June 5th, 2023

Last Monday we finally decided we were ready to trust the weather for tomato planting.  We were able to get most of them planted on Monday, but ran out of landscape fabric for between the rows so had to continue with the rest on Tuesday after picking up another roll.  Overall this new system is working well to both reduce weeding and reduce our use of disposable plastics so it is worth the investment.  And we are so glad to be done planting so quickly especially given how late in the season it is already.

We may have just planted the tomatoes in the field, but the cherry tomatoes in the greenhouse are coming along very nicely and we are seeing just the first few ripe ones!  It won’t be many this week but soon we will have cherry tomatoes!

This week in CSA we have: Asparagus, Arugula, Cabbage, Carrots, Rutabagas, Swiss chard, and just a first few cherry tomatoes.

Our other project last Monday was getting our third batch of chicks and getting them settled in.  Chicks like heat so normally the challenge is keeping them warm enough, but Monday was so hot that when we got to the hatchery they were warning us not to overheat them on the way home.  There is a first for everything.

Through most of last week were working on spreading wood chips any chance we got where we had time and the loader tractor wasn’t busy with the transplanter.  It was a big project but we got chips spread for the biggest squash patch we have ever planted.  Then we scratched in rows and planted squash late in the week.  We have a few more rows to plant today but we managed most of it on Thursday and Friday.

Much of organic weed control is paring the right tool with the right timing.  This year it has felt like we have done better on that than often happens.  But to make it happen means making it a priority almost regardless of what else was happening that day.  So on Friday Nathan was out tine weeding the potatoes.  The potatoes are just coming up, but they are tough plants and the weeds were mostly still small so by disturbing the soil surface we are able to kill about 90% of the weeds while doing minimal damage to the crop.  Another technique for a different crop and different timing is Flame Weeding.  Again, best when the weeds are small, we pass a torch over the soil to cook the small weeds before the crop germinates.  Ideally the day before for maximal results, but it is delicate timing and a lot of guessing.  Parsnips generally take about two weeks to germinate, and since we planted them a week and a half ago and I wanted to be organized and efficient about it this year, I have a calendar alert to go cook some weeds today.  But as things happen, the heat combined with the fact we have also been really good about watering them consistently since planting got them to germinate faster and the parsnips were up yesterday.  Now we have to wait for them to be big enough so they are easy to see and carefully pull larger weeds from around small parsnips.  So much for good planning.  I need to make a note that we should flame weed 7 or 8 days after seeding next year.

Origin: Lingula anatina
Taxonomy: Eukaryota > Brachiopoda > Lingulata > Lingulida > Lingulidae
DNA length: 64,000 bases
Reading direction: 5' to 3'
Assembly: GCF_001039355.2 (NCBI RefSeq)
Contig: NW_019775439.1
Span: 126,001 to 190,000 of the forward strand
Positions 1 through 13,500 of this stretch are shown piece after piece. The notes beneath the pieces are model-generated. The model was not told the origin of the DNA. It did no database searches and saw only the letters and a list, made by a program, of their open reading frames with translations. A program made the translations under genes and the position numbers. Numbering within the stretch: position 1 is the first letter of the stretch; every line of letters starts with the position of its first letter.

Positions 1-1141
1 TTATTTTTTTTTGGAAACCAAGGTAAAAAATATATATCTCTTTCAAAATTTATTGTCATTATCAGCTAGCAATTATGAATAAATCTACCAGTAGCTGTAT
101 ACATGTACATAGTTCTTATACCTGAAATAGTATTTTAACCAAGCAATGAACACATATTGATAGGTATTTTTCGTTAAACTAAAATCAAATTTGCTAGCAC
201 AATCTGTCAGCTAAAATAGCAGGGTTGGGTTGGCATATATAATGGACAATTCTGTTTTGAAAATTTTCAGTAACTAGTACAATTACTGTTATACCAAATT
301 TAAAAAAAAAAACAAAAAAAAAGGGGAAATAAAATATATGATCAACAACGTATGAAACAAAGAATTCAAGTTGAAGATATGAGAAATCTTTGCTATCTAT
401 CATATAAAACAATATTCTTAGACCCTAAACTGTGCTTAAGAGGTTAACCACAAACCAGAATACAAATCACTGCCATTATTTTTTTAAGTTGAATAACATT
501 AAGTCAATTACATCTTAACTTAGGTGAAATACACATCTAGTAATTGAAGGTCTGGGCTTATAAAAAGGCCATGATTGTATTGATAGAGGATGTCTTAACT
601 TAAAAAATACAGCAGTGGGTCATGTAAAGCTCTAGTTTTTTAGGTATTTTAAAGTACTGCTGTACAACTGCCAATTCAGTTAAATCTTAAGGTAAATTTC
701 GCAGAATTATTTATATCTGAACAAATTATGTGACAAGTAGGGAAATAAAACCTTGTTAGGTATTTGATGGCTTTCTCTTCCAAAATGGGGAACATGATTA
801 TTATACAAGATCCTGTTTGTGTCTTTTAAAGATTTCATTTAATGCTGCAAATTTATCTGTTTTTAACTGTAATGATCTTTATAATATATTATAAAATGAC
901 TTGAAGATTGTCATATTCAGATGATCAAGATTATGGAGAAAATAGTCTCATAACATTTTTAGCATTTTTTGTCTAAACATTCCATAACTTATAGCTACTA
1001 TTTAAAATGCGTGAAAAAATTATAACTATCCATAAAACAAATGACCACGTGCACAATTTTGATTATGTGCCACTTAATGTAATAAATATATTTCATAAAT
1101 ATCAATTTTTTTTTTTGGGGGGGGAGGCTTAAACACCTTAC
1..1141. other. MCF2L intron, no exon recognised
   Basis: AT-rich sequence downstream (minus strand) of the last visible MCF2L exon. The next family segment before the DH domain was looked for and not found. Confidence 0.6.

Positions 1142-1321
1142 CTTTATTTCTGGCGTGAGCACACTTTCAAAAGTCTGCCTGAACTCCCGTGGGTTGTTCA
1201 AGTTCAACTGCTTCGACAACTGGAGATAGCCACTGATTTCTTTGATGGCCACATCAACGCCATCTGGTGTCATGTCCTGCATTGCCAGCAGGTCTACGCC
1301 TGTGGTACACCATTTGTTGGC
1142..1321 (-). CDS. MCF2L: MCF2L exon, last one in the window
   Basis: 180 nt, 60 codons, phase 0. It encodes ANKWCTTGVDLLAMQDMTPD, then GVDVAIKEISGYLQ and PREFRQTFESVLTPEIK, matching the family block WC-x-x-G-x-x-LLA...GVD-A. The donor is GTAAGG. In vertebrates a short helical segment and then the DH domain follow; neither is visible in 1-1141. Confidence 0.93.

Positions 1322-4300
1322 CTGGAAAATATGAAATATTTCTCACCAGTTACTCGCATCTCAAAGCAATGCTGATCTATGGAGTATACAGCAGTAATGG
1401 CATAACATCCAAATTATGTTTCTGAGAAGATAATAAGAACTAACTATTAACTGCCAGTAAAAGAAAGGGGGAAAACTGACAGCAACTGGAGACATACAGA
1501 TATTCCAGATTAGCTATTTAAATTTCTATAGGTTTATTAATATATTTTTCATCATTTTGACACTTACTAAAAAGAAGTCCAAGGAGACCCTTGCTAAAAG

Overall this spring we have been suffering from the lack of rain.  It was dry before the rain we got two weeks ago, and while it helped some, it was insufficient and we haven’t had a drop since.  On Friday there was rain in the forecast and it did rain only a few blocks from us, but we got nothing.  But now, this week, we actually have a few days when we hope it doesn’t rain.  We cut our hay on Saturday and need dry weather until Wednesday when we hope to get it baled and stored away for the winter.  Because of the strange weather it hasn’t been a good year for hay for most people in our area, but our’s looks mostly fairly ok.  We hope we can preserve good quality and make the best of the dry conditions while they last to make hay while the sun shines.

Related to storing hay, we have a new tarp for the coverall (fabric covered hoop building) where we store our hay.  But it doesn’t do much good unless we install it.  So we are hoping now to install it before Wednesday when the hay is baled so we don’t have to avoid piling hay under the leaky sections of the existing tarp.  We don’t expect to have much room to spare.

Well we have had a very productive week last week, but there is lots to do this week as well.  We got the first few tomato steaks in last week after planting, but hopefully this week we can do the rest of them.  There is a little irrigation to finish up for them as well and the last of the squash to plant.  And of course the hay to finish and tarp to change as mentioned already and the weeds are a constant source of work right now so we’ll be busy.  But for now at least it doesn’t feel like we are much behind.  So there are some positives at least.

Well that’s about everything for this week.  

Until next week,

Happy ordering!

Nathan and Aleta Klassen 


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